All that which is known by the general name of “touch” in relation to the playing of the piano means, ultimately, control of the piano hammer. A great deal of confusion on the part of tuners, not to mention musicians and the lay public, would be altogether swept away if only it were realized that in piano playing the control of the string's vibration, which of course, means control of the wave-form and hence of the sound-board vibration, and hence lastly of the volume and quality of the tone, is entirely a matter of the hammer. The weight of the hammer, the nature of its material as to density, etc., and the arc of travel through which it turns, together with its velocity, are the controlling factors in tone production. This turning of the hammer in obedience to the depression of the piano key is the province of what is called the “Action” of the piano.

Action.

The “action” of the piano is the mechanism interposed between hammer and performer. It consists essentially of a set of digitals or finger-keys, one for each tone in the compass of the piano, and an equal number of lever-systems, consisting of levers turning in arcs of circles, one to each key, operating the hammer. When the key is depressed, the hammer is thrown forward, trips before it touches the string, is carried to the string by its own momentum, and instantly rebounds. The string is allowed to vibrate so long as the key is depressed.1

Damper Action.

The so-called “damper” is a piece of molded wood faced with soft felt, which presses against the string, but is lifted away therefrom as soon as the key is depressed. The damper allows the string to vibrate freely until the key is released, when it at once falls back on the string and silences it.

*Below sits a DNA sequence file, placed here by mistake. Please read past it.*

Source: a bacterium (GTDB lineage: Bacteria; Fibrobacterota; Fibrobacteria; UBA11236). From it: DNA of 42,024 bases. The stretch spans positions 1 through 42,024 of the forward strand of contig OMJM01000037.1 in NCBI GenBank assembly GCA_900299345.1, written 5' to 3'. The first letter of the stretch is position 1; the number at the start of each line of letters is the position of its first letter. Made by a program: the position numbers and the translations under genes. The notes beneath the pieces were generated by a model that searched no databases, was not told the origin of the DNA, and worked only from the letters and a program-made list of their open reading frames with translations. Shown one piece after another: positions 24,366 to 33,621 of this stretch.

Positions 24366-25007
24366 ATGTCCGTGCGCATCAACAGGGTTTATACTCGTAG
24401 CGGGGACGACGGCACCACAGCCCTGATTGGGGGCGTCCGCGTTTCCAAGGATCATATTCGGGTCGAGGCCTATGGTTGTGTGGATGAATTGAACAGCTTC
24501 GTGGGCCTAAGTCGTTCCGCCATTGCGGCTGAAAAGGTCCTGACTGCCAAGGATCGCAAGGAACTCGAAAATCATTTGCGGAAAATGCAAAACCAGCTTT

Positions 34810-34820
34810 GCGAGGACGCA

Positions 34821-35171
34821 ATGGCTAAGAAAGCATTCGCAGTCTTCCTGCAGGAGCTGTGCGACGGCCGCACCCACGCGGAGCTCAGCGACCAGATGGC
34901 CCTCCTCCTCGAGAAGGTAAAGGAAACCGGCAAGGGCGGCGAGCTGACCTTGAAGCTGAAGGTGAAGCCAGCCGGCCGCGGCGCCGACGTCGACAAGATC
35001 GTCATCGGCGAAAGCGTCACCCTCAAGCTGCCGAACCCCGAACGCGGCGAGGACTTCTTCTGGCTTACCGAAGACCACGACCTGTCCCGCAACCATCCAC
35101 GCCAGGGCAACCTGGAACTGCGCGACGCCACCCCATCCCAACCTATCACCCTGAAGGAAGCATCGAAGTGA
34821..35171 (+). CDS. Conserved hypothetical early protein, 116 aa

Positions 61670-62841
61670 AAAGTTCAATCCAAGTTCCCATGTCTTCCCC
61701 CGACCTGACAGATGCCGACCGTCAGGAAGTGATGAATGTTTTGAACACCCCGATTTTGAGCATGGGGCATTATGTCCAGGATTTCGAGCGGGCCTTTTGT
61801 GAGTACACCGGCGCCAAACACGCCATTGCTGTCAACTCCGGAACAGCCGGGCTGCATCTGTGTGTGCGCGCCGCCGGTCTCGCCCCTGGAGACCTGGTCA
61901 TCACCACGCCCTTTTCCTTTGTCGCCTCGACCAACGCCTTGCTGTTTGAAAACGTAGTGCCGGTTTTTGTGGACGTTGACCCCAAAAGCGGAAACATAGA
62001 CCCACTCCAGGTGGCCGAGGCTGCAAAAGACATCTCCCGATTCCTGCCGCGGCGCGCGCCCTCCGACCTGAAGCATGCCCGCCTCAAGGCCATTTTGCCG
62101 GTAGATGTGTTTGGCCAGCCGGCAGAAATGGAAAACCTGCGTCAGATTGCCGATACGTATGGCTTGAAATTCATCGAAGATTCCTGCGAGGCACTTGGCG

For the purposes of artistic piano playing, however, it is necessary very often to take advantage of the sympathetic resonance of the soundboard by allowing the tone emitted by one or several string-groups to be strengthened, colored and otherwise enriched by the simultaneous sounding of other strings whose fundamentals are true partials to the originally sounded strings. When the entire line of dampers is lifted from the strings and held away from them by suitable mechanism, this property of the sound-board comes into play, and the warm color thus imparted to the tone constitutes one of the most valuable elements in piano playing.

In order to permit this advantage, the line of dampers is adapted to be pushed back from the strings (or in the grand piano, lifted up from them) by means of a rod actuated by a simple lever system which terminates in a “pedal” operated by the right foot of the performer. This lever system is called the “trapwork” of the piano and is situated under the keyboard in the grand piano, with the pedals arranged in a framework known as the “lyre”; whilst in the upright the pedal and trap-work are placed at the bottom of the piano on what is called the “bottom-board.” The pedal is convenient to the performer's right foot and is called the "sustaining pedal"; sometimes, wrongly, the “loud pedal.”

Soft-Pedal.

In the grand piano the keys and action are put together on a frame which can slide transversely. By depression of a second pedal the action is slid towards the treble, so that each hammer strikes only two strings of each triple, and one of each double, group. The effect is to soften the tone and modify its color. Similar trap-work is used between pedal and action, placed alongside the sustaining pedal action. The second pedal is placed conveniently to the performer's left foot and is called the “soft pedal.”

In the upright piano the arrangement is the same except that instead of shifting the action, the hammers are pushed forward closer to the strings by a rod which rotates the rail against which the hammer-shanks rest.